Over-Promise, Under-Deliver

This evening I was driving home from work, listening to a pastor on the radio preach from a text that would be familiar to most Christians: “And my God shall supply all your needs according to his glorious riches in Christ Jesus” (Philippians 4:9). Paul says this within the context of the Philippians’ material generosity toward him, assuring them that God would reciprocate by meeting their every need. Like many preachers, I used to quote this verse with a confident swagger. “How many of your needs did God say he’d supply?” I’d shout from the pulpit. “ALL of them!”—to which I would received a hearty “Amen!” This is but one of the many extravagant promises layered throughout the Scriptures.

For example:

* “Delight yourself in the LORD and he will give you the desires of your heart.” (Psalm 37:4)

* “I tell you the truth, if you have faith as small as a mustard seed, you can say to this mountain, ‘Move from here to there’ and it will move. Nothing will be impossible for you." (Matthew 17:20)

* “Again, I tell you that if two of you on earth agree about anything you ask for, it will be done for you by my Father in heaven.” (Matthew 18:19)

* “And all things you ask in prayer, believing, you will receive.” (Matthew 21:22)

Whenever verses like these were quoted in my congregation, I was quick to add qualifiers like, “Your desires must be God’s desires,” “God has three answers to prayer: yes, no, and wait,” and “You must examine yourself, lest sin or unbelief hinder God’s blessing in your life.” But the Bible does not necessarily include such caveats with the promises of God--most of them are very straightforward.

Occasionally, my comfortable theological bubble was punctured by instances of sincere believers being inflicted with pointless suffering. One of them, in particular, prompted me to call the Bible's extravagant promises into question. A young Christian wife became the victim of a cheating husband, who ran away with the other woman, but not before stripping the house of all the furniture and valuables. He did leave a few things behind—-two small kids, some large debts, and a trail of emotional wreckage. To add insult to injury, this sweet Christian woman was stricken with an unusual cancer during the divorce proceedings. While “Standing on the Promises” (a favorite Christian hymn), she almost lost everything. Witnessing this harsh reality first-hand made the promises of God seem absurd to me.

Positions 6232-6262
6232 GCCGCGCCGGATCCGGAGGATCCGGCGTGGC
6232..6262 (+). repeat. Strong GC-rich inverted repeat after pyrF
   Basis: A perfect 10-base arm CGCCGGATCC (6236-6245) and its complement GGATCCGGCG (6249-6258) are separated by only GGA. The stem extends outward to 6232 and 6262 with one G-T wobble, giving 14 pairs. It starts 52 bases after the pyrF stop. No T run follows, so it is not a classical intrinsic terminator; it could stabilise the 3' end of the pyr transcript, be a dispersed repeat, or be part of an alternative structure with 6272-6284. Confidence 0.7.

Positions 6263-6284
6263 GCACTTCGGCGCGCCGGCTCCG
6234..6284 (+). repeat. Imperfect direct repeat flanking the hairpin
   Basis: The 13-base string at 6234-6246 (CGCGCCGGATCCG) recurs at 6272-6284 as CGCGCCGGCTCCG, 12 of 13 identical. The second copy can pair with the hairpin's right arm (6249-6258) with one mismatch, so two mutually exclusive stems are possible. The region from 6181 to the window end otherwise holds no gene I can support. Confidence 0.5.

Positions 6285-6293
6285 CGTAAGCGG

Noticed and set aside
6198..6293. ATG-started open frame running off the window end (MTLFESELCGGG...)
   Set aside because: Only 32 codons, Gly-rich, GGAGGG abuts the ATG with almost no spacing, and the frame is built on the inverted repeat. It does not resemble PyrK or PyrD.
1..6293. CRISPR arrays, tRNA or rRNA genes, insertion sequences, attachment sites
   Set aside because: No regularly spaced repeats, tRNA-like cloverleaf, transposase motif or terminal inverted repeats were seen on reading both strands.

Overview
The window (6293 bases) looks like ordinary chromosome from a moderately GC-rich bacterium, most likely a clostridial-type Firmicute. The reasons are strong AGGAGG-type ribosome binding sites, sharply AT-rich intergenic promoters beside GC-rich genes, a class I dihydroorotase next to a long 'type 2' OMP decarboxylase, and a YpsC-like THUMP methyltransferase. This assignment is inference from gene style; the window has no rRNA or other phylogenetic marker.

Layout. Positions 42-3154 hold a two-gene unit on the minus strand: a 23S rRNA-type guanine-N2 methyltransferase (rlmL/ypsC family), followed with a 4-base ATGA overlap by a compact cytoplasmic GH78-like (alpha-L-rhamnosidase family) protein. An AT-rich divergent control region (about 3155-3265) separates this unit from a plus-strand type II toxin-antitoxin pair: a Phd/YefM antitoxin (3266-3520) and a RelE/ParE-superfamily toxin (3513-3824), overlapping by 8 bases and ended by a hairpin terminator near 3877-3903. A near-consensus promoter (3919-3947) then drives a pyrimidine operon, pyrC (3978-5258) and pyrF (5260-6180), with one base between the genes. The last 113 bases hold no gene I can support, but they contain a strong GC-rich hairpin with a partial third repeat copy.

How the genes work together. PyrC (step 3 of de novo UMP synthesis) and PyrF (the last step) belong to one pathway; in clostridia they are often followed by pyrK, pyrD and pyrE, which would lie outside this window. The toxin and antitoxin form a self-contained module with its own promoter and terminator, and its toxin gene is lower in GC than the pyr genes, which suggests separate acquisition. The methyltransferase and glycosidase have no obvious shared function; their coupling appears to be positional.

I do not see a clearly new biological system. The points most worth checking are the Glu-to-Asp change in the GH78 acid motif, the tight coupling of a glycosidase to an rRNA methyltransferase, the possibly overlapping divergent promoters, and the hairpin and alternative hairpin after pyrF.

Promises like:

* “Whatever you ask in my name, that will I do, so that the Father may be glorified in the Son.” (John 14:13)

* “If you abide in me, and my words abide in you, ask whatever you wish, and it will be done for you.” (John 15:7)

* “And whatever we ask we receive from Him, because we keep His commandments and do the things that are pleasing in His sight.” (1 John 3:22)

As a Christian, God clearly promises to meet all your needs, answer your every prayer, and give you the very desires of your heart. One of the inherent problems with such verses, of course, is their all-encompassing and absolute nature. 2 Corinthians 1:20 says, “For no matter how many promises God has made, they are ‘Yes’ in Christ.” The Psalmist declares, “The LORD is faithful to all his promises and loving toward all he has made” (Psalm 145:13). So despite the many excuses Christian offer on behalf of the Almighty, God doesn’t give himself an out!

The “Name-it-and-claim-it Gospel” is widely condemned by conservative evangelicals. But why, exactly? Aren’t radical Pentecostals just taking their God at his word? I submit that many Christians are secretly embarrassed by the Bible’s extravagant promises because (1) they know intuitively that they are not realistic expectations, (2) they are afraid that God will fail them, or (3) they have witnessed someone else being let down by the promises.

In the business world, we’re cautioned against overpromising. “Under-promise and over-deliver” is our motto. Somebody forgot to tell the Biblical writers that in all his superfluous promising, their God is incapable of delivering.

33 comments:

Lee Randolph said...

Hi Joseph,
nice post.
It think it would be neat to see you critique your old sermons from your current point of view.

Here are some prayer promises that I used to show doubt about prayer in a post from march.

A. * 2 Chronicles 7:14 "If My people who are called by My name will humble themselves and pray and seek My face, and turn from their wicked ways, then I will hear from heaven, and will forgive their sin and heal their land."

B. * Psalm 145:18,19 "The Lord is near to all who call upon Him, to all who call upon Him in truth. He will fulfill the desire of those who fear Him. He will also hear their cry and save them."

C. * Proverbs 15:8b "…The prayer of the upright is His delight."

D. * Isaiah 45:11 "Thus says the Lord, the Holy One of Israel…ask of Me of things to come concerning My sons; and concerning the work of My hands, you command Me."